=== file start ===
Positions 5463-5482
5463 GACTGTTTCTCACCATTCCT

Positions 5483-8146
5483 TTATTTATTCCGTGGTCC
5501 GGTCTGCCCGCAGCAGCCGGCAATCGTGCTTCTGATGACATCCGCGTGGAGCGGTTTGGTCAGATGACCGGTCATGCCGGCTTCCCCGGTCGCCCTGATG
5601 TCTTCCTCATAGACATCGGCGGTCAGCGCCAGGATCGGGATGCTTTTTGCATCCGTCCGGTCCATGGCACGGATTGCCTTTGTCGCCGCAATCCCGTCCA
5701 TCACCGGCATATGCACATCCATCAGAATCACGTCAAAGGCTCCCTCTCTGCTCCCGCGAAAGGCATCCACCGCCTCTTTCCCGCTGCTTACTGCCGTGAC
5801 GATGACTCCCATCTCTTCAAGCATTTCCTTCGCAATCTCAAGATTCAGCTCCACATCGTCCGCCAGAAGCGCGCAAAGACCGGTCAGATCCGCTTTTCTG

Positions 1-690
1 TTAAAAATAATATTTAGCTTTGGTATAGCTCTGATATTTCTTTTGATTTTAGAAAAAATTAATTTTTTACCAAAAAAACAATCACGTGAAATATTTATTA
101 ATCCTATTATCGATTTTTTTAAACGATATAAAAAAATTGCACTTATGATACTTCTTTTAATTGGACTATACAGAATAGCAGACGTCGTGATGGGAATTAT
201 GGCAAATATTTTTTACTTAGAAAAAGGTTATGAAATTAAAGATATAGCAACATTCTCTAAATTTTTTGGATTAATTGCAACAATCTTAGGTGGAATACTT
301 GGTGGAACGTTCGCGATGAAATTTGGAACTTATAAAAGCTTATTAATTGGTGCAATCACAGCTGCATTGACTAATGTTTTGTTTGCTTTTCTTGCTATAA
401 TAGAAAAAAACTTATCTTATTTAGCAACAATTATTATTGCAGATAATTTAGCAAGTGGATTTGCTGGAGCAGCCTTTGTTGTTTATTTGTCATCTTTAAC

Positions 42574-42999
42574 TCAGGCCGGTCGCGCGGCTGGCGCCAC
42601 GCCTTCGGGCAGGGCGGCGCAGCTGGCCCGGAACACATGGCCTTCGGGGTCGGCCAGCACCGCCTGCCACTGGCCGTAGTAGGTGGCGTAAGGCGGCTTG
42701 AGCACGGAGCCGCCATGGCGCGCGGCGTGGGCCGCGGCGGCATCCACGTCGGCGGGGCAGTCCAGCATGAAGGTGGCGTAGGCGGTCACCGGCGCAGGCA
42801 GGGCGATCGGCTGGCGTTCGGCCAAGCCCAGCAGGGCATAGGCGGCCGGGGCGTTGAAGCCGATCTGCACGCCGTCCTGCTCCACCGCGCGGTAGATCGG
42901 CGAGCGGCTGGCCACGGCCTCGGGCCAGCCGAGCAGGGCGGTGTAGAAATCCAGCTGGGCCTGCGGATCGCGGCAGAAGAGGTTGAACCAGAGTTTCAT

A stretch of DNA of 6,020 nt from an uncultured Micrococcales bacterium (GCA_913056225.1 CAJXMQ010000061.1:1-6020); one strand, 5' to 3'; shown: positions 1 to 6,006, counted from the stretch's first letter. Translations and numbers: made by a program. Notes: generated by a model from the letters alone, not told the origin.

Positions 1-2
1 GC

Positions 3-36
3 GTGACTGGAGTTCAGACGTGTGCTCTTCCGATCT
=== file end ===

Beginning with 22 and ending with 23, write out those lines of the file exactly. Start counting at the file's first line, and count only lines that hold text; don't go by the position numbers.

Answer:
Positions 1-2
1 GC